Only a brief description of the comparator circuit will be given here since the essential features of such circuit have been described already in connection with the description of Fig. 2. The output of triode l2| is impressed on the control grids of triodes I30 and 73!, the plates of which are connected to the secondary T32 of the rectifier Therefore, alternating current is impressed on the anodes of these tubes and the two act as an electronic switch for directing the reference signal into one channel and the wire signal to the other. The grids are properly biased through the connections including resistor connected to the voltage divider 727 and a potentiometer 136 which is connected to the grid of triode 13!. As in the previous figures, a phase shifter 73? may be interposed between the source of alternating current and the electronic switch for synchronizing and co-phasing the operation of the electronic switch with the scanner. Potentiometer e36 can be used for adjusting the electrical zero of meter it used in the output of the triodes 138 and 139. It should be noted here that the potentiometer 736 can be used for not only adjusting the electrical zero of the system, but it can be calibrated to represent linear distances in the units used for measuring the diameter of the wire or any other element.

The outputs of the electronic switch 1311-43! are impressed on the grid of triodes T38 and 139 through a filter circuit comprising resistors 15! and 152 and capacitor 553, This filter serves to damp out rapid signal fluctuations and may be used to limit the reading variations so that a trend is only registered. Tubes 138 and 139 are 17' essentially current amplifiers with the result that the diameters of the wire are indicated directly on the dial of meter 44 connected across the cathode circuits of these triodes.

Proceeding now with the description of the dy nodes voltage control circuit, it begins with the output of triode 120 which contains, as above stated, only the reference signal. This signal is impressed over a. conductor 14 0, a condenser M I, and a resistor Hi2. across the diode M3 which detects this reference signa1. The detected reference signal after filtering by a condenser-resistance combination 144lt5, is applied to the grid of triode 109, the cathode-anode circuit of which is connected in series with the photo-sensi-- tive cathode Hil of the photomultiplier. Accordingly, diode 143 acts as the control tube for adjusting the high voltage supply for the dynodes of the photomultiplier I85 through triode 109, which itself acts as a variable impedance in series with the dynode voltage. For illustration, let us assume that the reference signal tends to increase due to an increase in light, gain of amplifier, etc. This increase will bias triode 109 negatively, thus causing an increase in the plate-cathode voltage drop, this triode reducing the high voltage supply to the photomultiplier and therefore reducing the gain of the photomultiplier tube. If the gain of this loop is very high, the reference signal will remain practically constant and it then fol lows, from the previously discussed considerations, that the overall gain' of the system will also remain constant for the wiresignal. The gain of the photomultiplier 106 is Very markedly affected by its dynode voltages so that the tube and the entire system possess a high degree of sensitivity to error signals appearing on the grid of the triode 109. The functioning of the dynode voltage regulator circuit including diode M3 and triode H19 may be compared with the functioning of the triodes 234 and 235 in Fig. 2 which constitute the voltage regulator circuit in the previous system. However, since the photomultiplier is moresens'itive to the dynode voltage changes than the oscillator and the filament 241 of the lamp source .I 9, the self-compensating system'disclosed in Fig. '7, in this respect, is superior to the one disclosed in Fig. 2. It should also be noted in this connection that the system disclosed in Fig. 7 will respond to fast changes much more readily than the system disclosed in Fig. 2 or 4 since it does not include, as one of its elements, filament 241 of the source 10 which may possess, relatively speaking, large calorific inertia.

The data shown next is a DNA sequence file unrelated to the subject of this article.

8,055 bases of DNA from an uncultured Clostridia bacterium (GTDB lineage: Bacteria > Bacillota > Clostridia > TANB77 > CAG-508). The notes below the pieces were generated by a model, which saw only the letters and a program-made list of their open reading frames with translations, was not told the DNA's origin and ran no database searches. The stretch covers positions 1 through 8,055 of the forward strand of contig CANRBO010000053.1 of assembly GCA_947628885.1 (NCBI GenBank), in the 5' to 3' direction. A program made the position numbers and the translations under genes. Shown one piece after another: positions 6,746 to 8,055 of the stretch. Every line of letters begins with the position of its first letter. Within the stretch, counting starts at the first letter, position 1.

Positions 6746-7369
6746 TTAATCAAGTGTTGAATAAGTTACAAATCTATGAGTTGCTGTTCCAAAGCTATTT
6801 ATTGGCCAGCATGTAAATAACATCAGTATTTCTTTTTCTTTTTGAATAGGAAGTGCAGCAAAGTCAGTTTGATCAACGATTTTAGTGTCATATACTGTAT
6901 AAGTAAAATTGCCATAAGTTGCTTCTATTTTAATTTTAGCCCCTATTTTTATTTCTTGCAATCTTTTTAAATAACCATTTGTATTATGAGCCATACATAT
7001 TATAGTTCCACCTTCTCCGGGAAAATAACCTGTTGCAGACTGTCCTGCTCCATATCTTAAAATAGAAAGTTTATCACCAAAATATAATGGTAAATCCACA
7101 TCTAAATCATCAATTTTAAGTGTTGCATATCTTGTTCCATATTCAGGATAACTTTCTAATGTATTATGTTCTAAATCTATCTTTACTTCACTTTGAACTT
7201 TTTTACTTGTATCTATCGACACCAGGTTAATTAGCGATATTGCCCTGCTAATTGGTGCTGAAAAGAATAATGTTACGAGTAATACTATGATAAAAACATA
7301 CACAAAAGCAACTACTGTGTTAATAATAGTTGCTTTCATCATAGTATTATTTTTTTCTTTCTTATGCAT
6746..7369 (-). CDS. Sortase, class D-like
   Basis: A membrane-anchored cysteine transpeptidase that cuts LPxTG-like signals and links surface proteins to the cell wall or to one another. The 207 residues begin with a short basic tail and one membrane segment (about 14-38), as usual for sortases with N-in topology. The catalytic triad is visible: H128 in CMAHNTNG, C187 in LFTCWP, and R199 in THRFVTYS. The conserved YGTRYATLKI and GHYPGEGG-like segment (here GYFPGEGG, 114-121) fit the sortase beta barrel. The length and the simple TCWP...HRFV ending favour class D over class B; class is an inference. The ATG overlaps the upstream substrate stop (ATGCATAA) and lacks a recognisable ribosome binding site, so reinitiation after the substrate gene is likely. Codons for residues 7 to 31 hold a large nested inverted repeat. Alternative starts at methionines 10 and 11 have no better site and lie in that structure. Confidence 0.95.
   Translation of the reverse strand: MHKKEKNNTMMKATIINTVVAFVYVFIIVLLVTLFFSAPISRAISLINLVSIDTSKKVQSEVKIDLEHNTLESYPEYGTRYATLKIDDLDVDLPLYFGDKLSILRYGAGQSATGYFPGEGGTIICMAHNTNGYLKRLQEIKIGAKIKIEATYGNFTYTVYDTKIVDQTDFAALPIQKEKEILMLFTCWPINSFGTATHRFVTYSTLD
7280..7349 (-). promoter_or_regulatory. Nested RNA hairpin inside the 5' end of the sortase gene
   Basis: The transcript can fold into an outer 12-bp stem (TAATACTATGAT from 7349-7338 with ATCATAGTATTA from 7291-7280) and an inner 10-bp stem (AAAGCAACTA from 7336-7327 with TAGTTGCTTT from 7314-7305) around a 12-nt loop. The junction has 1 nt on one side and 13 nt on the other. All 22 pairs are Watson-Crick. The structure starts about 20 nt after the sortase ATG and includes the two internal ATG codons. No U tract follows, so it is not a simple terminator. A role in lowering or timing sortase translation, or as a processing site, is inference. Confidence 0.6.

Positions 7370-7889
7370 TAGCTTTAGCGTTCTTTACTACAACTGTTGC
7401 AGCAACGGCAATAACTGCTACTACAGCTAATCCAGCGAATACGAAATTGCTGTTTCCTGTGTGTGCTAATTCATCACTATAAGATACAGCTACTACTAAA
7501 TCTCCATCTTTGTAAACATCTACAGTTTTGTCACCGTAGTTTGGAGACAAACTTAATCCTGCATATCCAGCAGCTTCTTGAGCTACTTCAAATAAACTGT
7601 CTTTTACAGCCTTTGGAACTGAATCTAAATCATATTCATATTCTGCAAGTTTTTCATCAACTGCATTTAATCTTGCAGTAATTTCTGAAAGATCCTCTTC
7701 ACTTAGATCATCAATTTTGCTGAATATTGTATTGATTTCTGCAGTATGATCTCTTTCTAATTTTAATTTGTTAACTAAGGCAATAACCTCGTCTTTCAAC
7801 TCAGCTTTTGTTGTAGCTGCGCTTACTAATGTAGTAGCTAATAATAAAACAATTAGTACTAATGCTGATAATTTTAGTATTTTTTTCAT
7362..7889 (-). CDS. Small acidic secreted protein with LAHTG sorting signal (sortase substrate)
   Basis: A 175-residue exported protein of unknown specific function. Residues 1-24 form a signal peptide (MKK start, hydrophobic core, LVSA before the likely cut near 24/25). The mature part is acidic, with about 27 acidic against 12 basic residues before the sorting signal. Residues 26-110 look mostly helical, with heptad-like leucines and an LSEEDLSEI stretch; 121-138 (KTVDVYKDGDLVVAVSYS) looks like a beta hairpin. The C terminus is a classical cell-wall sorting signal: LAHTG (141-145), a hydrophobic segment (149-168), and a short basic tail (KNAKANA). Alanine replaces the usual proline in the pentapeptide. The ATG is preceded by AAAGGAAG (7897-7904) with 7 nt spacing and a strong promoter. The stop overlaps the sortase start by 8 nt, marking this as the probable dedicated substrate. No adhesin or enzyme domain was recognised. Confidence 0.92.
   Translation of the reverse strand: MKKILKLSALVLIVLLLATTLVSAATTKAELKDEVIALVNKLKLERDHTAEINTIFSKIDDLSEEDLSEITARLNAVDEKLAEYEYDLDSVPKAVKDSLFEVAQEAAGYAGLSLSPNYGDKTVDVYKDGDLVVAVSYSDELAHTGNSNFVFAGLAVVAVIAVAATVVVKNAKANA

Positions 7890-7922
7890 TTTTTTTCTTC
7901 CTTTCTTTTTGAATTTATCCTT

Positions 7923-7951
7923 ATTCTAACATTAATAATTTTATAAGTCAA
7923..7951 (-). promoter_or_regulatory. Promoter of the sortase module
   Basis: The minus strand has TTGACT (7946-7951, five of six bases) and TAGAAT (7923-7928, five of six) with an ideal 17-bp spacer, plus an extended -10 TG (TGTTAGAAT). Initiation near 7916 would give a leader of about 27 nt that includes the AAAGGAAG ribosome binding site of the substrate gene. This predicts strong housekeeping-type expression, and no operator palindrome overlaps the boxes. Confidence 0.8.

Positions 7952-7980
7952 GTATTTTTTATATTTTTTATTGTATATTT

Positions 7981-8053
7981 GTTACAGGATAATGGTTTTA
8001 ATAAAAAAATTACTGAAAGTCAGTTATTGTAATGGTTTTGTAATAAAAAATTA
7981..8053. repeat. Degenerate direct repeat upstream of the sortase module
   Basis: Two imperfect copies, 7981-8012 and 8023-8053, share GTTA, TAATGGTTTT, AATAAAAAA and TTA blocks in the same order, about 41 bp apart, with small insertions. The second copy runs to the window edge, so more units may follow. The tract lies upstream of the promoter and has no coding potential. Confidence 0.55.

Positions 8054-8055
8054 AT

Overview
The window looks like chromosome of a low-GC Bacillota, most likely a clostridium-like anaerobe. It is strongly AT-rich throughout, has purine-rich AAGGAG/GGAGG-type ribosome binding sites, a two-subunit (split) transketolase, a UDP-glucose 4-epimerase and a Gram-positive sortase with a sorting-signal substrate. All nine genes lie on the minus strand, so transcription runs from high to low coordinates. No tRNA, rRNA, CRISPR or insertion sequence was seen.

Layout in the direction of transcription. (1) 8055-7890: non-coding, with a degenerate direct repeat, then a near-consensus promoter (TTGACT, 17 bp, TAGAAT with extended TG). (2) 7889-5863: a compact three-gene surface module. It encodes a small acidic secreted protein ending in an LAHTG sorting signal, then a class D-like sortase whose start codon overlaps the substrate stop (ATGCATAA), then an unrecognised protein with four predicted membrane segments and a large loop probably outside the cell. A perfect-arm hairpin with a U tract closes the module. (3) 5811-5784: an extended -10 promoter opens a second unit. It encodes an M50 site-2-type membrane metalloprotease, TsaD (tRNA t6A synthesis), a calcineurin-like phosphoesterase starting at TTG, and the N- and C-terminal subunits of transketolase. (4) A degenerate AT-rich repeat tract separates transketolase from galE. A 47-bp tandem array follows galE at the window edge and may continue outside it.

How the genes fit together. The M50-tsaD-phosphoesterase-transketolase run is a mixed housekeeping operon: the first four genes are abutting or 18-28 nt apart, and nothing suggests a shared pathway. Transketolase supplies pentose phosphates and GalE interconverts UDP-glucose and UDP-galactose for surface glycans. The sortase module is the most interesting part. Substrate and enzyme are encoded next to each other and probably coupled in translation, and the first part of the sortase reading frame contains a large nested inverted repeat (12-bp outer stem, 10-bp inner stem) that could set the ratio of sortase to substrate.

The excitation of the light source Ill in Fig. '7 is furnished by the oscillator including triodes 145 and 148 whose circuit is identical to that of the oscillator 258260 disclosed in Fig. 2 except that the screen grids are now connected to the positive source of potential of a rheostat 156 so that the output of this oscillator is no longer controlled by any error signal. However, its amplitude can be adjusted, if so desired, by adjusting the rheostat 150. The frequency of this oscillator may be sufficientlyhigh to avoid light modulation in filament 210.